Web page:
Samsung Electronics Co. has reported its fastest pace of sales and profit growth in years, driven by a rebound in memory chip demand amid accelerating global AI development. The world’s largest maker of memory chips and smartphones posted a remarkable 15-fold increase in operating profit to 10.4 trillion won ($7.5 billion) for the June quarter, surpassing analysts’ projections. Sales surged by about 23%, the largest rise since the highs seen during the Covid-19 pandemic in 2021. This positive performance pushed Samsung’s stock up by 3%, reaching its highest level since January 2021.

The impressive results highlight the recovery of the $160 billion memory market from a severe post-Covid downturn, fueled by a surge in data centers and AI advancements. According to CLSA estimates, this demand caused average memory chip prices to rise by 15% from the previous quarter, aiding Samsung’s largest division in reversing last year’s losses.

Samsung’s depositary receipts in London increased by roughly 4% at 9:45 a.m. New York time, sparking a broader rally across the chip sector. Companies such as Infineon Technologies AG, STMicroelectronics NV, ASML Holding NV, and Arm Holdings Plc also saw their stocks rise.

Both DRAM and NAND prices were boosted by the demand for AI servers and enterprise data storage, helping to reverse inventory valuation losses, said Sanjeev Rana, an analyst at CLSA Securities Korea. Samsung’s foundry, or contract chipmaking operations, also benefited from improved IT demand, he added.

South Korea’s government announced that the country exported a record number of semiconductors in June, contributing to an $8 billion trade surplus, the largest since 2020. Samsung is set to announce final earnings with a detailed divisional breakdown on July 31. While the company is capitalizing on a broader industry recovery, investors remain wary of its position in the burgeoning AI chip market against rival SK Hynix Inc.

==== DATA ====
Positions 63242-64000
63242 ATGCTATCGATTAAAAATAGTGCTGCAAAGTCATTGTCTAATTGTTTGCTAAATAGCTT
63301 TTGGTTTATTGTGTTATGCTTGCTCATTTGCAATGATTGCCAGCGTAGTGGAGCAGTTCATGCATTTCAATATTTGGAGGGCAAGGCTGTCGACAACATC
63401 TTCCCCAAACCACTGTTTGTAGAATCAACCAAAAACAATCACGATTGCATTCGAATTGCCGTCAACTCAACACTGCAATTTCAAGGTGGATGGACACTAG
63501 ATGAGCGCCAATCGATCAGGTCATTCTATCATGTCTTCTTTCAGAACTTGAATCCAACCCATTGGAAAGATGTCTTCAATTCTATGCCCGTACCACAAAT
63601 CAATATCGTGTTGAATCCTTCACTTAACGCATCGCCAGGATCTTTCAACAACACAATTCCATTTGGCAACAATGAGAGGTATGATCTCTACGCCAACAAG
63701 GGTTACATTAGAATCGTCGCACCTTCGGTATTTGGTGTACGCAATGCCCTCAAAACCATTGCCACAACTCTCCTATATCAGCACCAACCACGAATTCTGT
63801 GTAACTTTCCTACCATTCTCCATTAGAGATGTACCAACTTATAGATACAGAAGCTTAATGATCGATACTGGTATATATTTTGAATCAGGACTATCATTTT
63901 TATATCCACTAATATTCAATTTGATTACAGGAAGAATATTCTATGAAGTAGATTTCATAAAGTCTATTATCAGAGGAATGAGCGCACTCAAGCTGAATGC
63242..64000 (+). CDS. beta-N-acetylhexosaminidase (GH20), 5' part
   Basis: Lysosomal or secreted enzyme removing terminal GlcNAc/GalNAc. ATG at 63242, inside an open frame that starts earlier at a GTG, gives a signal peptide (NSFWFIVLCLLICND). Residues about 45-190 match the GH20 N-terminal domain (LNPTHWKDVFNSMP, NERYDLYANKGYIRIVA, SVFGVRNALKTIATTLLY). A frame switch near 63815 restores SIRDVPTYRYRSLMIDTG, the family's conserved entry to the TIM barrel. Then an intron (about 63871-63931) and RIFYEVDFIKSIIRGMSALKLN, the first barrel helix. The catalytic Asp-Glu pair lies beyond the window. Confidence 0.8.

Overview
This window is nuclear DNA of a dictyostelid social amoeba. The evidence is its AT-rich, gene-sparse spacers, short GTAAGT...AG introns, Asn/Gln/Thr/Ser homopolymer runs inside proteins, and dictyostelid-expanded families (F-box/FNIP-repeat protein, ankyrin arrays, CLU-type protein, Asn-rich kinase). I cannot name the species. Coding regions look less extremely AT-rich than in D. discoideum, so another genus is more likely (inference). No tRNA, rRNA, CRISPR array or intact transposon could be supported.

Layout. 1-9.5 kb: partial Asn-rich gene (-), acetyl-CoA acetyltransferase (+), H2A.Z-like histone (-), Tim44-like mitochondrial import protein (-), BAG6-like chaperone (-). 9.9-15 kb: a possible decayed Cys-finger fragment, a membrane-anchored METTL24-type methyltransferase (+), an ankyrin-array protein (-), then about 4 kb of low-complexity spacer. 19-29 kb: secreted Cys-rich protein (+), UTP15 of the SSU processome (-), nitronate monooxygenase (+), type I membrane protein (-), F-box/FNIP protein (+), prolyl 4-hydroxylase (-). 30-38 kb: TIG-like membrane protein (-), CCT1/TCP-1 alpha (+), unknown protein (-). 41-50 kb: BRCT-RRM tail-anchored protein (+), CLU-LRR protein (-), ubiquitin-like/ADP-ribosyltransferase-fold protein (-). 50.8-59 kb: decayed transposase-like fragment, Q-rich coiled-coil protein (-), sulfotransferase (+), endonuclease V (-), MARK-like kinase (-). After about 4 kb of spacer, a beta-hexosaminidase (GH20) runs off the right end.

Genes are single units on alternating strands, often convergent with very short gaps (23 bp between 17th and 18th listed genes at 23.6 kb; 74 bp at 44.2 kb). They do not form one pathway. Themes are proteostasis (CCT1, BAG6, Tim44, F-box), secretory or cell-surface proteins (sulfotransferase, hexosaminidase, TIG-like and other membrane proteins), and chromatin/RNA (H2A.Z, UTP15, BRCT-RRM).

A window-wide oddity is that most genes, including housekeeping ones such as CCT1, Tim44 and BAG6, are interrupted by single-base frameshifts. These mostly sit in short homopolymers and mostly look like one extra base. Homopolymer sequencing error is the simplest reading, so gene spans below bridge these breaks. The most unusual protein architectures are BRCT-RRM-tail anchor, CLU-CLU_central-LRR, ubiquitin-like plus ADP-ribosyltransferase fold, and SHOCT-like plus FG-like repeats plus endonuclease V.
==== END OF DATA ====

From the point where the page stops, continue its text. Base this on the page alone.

Despite its achievements, Samsung’s shares have lagged behind its smaller competitor, SK Hynix, which has become the leading supplier of high-bandwidth memory (HBM), a crucial component of AI hardware. Samsung has struggled to get its latest HBM chips certified by Nvidia Corp., the world’s most valuable chipmaker due to the high demand for AI accelerators.

Samsung is facing internal challenges as well, with union organizers planning a three-day walkout among its 28,000-plus members — including key chip plant employees — over a pay dispute. This proposed action follows a minor strike last month, the first in the company’s 55-year history. It remains uncertain how many employees will participate in the walkout set for Monday.

In the long term, Samsung aims to secure more business in AI memory while addressing concerns about oversupply. SK Hynix recently reported its fastest revenue growth pace since at least 2010, leading to a 60% rally in its shares since the start of 2024, compared with an 8% gain for Samsung’s stock.

In an unexpected move, Samsung appointed Jun Young Hyun, a memory chip veteran and former leader of Samsung SDI Co., as the new head of its most crucial business line, replacing Kyung Kye-hyun. This change comes as Samsung’s strong smartphone sales helped the company navigate through sluggish chip demand in previous quarters. South Korea’s largest company is hosting a Galaxy Unpacked event in Paris next week to maintain momentum for its phones.

For more detailed insights, read the full article on Bloomberg.